Lovely Jane who was my boss when I sold make up for a living, we had so much fun together back then, we went on the Orient express and were once chased through Wakefield by a car full of ne’er do wells, but again that’s a probably a story for another day.
Gemma worked with me as a teaching assistant, I’m old enough to be her mother and we are both as bonkers as each other (seriously, we’ve been medically diagnosed) we are so boisterous in each other’s company and we bring out the naughtiest in each other, we have the same fiendish sense of humour, laugh at the same things and drink way too much when we’re together She understands when I’m over anxious and stressing about something ridiculous and I can tell her to stop being stupid. And honestly, if anyone ever read back through our text messages we’d be locked up, sectioned or deported.
I only worked with Denise for a little while and nobody would ever put us together. She is the friend who leaves soup on my doorstep when I’m ill and remembers to bring flowers when others don’t. She is so calm, reasonable, level headed and so wise! I think we all need to be a bit more Denise sometimes (and I know if she’s reading this she’ll be spotting all the grammatical and spelling mistakes I’ll be bound to have made!).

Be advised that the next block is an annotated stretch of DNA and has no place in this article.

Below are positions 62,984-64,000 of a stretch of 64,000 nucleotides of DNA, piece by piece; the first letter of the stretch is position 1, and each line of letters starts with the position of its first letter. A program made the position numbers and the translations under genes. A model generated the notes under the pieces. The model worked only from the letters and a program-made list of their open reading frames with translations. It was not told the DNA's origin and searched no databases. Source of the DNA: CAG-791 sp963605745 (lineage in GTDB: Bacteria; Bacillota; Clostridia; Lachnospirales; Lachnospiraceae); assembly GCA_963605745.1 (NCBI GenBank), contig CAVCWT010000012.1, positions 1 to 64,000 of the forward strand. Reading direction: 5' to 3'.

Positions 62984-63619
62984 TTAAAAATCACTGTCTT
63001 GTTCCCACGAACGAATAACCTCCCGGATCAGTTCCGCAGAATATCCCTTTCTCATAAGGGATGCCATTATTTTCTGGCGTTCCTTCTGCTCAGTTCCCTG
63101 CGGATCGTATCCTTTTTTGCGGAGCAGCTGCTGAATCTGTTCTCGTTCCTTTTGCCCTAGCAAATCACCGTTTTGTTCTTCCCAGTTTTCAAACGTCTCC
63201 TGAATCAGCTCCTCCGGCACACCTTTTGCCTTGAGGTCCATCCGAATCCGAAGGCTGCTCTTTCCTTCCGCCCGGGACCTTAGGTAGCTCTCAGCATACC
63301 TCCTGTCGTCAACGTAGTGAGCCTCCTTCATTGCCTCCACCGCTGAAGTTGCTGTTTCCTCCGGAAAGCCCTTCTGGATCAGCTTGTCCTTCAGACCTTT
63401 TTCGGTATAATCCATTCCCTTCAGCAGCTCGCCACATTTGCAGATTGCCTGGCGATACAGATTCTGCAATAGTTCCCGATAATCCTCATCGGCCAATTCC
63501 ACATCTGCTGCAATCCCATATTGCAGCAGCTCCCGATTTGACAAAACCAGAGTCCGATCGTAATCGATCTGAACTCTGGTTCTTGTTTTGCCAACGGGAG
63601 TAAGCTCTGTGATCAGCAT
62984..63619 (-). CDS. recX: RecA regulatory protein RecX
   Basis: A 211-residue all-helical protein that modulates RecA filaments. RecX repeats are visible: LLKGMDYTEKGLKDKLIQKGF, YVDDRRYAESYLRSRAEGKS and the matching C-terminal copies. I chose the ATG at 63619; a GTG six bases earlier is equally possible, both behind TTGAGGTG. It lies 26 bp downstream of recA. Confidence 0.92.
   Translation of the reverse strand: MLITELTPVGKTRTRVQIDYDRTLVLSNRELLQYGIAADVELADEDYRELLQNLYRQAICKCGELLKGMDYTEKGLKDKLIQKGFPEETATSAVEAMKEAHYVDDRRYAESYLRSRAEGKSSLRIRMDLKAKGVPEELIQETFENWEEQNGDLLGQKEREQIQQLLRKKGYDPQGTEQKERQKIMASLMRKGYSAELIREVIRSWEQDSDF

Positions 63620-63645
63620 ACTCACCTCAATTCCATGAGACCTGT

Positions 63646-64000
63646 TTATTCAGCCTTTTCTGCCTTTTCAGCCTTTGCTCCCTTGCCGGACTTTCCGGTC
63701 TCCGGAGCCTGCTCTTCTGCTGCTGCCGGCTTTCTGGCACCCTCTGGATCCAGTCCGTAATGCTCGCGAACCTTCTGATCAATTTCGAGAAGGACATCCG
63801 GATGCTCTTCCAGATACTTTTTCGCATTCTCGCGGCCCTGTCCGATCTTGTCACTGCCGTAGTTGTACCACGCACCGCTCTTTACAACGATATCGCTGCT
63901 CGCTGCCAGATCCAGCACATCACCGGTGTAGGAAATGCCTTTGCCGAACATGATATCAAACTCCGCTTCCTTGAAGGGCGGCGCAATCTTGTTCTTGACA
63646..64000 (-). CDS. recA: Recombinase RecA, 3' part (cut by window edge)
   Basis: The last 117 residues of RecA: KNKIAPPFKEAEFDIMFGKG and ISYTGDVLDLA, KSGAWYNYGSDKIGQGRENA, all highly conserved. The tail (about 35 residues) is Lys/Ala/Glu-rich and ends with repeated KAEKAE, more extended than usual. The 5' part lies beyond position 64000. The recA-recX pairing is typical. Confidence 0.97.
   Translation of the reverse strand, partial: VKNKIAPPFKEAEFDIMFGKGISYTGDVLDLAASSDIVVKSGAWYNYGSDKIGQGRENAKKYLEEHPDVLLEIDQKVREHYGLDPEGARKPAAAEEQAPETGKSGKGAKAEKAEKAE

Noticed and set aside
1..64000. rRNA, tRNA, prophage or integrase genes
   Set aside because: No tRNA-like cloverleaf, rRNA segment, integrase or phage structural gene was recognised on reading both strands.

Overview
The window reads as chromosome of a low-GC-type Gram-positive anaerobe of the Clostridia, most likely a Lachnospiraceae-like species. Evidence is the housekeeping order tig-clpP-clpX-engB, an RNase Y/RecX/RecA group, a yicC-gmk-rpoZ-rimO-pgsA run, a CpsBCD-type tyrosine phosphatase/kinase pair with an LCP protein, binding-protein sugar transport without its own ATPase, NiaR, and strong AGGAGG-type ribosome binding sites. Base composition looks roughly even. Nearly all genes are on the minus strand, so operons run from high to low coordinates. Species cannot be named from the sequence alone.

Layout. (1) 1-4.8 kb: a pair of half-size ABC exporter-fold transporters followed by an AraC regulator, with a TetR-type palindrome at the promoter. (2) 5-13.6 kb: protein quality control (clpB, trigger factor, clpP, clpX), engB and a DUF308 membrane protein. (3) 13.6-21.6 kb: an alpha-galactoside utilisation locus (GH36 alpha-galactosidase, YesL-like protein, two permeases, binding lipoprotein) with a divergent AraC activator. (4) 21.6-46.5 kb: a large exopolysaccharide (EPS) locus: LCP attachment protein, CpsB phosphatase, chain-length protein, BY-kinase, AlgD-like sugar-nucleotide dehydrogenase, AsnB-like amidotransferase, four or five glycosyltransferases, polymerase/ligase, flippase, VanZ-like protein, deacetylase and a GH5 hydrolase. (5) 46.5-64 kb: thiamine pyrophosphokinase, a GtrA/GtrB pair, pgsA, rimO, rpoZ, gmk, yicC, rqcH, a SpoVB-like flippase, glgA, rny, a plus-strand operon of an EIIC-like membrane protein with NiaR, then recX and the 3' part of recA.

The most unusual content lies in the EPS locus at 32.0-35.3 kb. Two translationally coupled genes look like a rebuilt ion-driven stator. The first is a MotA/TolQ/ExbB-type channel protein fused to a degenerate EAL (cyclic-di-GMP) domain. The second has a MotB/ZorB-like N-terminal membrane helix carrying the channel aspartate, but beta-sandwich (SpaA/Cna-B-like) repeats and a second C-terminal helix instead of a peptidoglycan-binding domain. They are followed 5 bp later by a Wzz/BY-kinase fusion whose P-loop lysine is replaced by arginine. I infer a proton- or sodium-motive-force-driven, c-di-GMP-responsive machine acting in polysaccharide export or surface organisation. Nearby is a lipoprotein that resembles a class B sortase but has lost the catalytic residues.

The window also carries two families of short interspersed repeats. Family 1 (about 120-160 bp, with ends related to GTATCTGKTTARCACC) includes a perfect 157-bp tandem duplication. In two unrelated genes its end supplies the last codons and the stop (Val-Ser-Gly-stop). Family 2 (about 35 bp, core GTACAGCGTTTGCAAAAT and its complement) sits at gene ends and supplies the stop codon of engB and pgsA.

When I first became a mum I joined a baby massage class and had a gang of wonderful baby friends. I honestly don’t know what I would have done without them all. We supported each other through breastfeeding, weening, potty training and so much more than that. We don’t all see each other really these days and that’s a shame, but life moves on and there’s nothing wrong with that, the old saying that some friends come for a reason, some for a season and some for life is true. I’m still very close to one, Lindsay. We might not talk all the time but we’re always, always in touch, we understand the ebbs and flows of each other’s lives, and menopauses! I think we have got to that place that’s beyond friendship. We used to joke that our oldest daughters had names that sounded like two old ladies in the chiropodist getting their bunions done, but I think that’s likely to be me and Lindsay now.